By Annette Espinoza
The United States is undergoing dramatic economic, social and political change. With an African American President and a diverse set of nominees for the upcoming presidential election, it is evident that the U.S. is redefining history.
However, these changing times have not been resistant to injustice and discrimination. Our individual duty as United States citizens is ultimately to exercise our right to mold the social system our diverse communities need.
In the opening letter of the Voter Restoration Handbook, the Secretary of State, Lt. Governor Kim Guadagno, expressed the following:
“Voting is one of the most precious rights we have as Americans. Of course, it was not always that way. Over time, many people in our nation fought – and some gave their lives – for the cause of equal voting rights for all individuals. That tells us something about the power of the vote. Like all hard won rights, voting is something we should not treat lightly. It is a right we should respect, and it is a right we should exercise.”
Across the state of New Jersey, we have able citizens with unique experiences and circumstance. Yet, a growing wealth gap and statistical evidence show a small voter turnout from minority and lower middle-class populations. With this, we can see and continue to expect the under-representation of this community and misrepresentation of the American public.
Here is what you can do about it.
As a citizen, you must register to vote before you can cast a ballot. According to the American Civil Liberties Union of New Jersey, the registration the deadline for the Primar
y Election is 21 days before the official Election Day, which is set for Nov. 8, 2016.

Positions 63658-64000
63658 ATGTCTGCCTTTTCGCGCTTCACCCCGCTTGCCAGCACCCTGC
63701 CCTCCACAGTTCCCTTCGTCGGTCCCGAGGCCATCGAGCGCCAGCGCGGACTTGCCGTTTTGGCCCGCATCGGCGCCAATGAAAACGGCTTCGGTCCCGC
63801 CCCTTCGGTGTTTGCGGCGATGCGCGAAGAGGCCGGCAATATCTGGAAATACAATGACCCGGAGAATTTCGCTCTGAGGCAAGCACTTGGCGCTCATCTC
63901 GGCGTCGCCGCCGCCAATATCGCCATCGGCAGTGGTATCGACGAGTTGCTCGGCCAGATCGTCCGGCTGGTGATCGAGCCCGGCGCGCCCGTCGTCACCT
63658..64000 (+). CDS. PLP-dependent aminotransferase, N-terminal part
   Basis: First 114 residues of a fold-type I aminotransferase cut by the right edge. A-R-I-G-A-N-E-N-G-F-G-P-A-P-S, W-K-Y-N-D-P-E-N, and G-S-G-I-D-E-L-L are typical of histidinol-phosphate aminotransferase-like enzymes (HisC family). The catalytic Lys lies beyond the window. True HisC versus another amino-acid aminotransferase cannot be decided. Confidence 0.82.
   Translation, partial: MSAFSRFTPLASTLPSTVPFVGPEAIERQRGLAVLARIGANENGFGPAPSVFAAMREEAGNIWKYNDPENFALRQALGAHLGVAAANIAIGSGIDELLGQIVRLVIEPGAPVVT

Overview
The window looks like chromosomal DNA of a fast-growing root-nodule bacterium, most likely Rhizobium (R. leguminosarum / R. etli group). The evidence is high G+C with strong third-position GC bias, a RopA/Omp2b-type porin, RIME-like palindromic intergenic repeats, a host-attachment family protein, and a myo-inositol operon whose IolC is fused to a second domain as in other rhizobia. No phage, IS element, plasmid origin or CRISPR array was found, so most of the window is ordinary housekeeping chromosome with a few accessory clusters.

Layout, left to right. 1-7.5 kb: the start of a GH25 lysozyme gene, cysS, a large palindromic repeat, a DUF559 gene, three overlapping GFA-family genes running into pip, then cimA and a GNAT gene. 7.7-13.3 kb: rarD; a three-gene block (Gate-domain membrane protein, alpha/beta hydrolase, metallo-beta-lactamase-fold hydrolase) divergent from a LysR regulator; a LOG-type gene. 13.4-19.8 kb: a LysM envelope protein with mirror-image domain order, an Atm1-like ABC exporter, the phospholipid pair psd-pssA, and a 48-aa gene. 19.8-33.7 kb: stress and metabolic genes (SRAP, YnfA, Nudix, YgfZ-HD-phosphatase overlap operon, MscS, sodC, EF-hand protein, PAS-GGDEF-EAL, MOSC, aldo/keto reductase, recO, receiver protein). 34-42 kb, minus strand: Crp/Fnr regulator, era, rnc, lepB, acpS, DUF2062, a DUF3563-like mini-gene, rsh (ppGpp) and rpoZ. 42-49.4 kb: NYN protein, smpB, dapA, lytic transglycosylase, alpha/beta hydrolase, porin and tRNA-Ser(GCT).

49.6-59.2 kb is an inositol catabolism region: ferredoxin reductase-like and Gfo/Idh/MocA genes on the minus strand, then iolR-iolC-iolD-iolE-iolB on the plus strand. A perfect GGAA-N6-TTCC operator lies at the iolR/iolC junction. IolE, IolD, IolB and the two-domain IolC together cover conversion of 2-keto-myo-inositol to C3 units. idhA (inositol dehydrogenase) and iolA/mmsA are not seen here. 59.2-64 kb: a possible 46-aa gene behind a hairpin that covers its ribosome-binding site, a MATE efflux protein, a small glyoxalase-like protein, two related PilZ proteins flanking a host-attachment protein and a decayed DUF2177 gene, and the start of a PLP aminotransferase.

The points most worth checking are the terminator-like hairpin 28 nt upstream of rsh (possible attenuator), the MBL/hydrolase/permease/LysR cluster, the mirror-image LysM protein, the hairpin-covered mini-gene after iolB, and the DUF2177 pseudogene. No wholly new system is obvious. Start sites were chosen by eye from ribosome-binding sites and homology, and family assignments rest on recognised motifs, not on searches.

The last four digits of your Social Security number or your New Jersey Driver’s License number are required for voter registration forms. If you do not possess either of these identifications, please write “NONE” on the form. According to MYMOVE online, the State will assign a number that will serve to identify you for voter registration purposes.
The following forms of identification will be accepted on the day that you cast your vote: driver’s license, student or job ID, military or other government ID, store membership ID or United States passport.
The American Liberties of N.J. states that you have the right to register at the address considered your primary address. If you are a college student, it can be a dorm, off-campus address or a home address. If you are experiencing homelessness, it can be a shelter, park or any place you usually stay (Section 6 Voter Registration)
Can someone register to vote if he or she has been charged with a crime, but not yet convicted?
Yes. According to the Voter Restoration Handbook, “any person who is a pre-trial detainee does not lose the right to vote while he or she is awaiting trial, even if the person is in jail. However, they cannot be serving a sentence, or on probation or parole as the result of a felony conviction. If this person is not in prison while his or her appeal is pending, he or she is eligible to register and vote.”
It is our civic responsibility to contribute to the nation that we are a part of. Voting and voicing your choice to elect who will be our representative is your most important duty as a U.S. citizen.
For more information on voting in the U.S., contact Voters Hotline at 1-800-792-VOTE.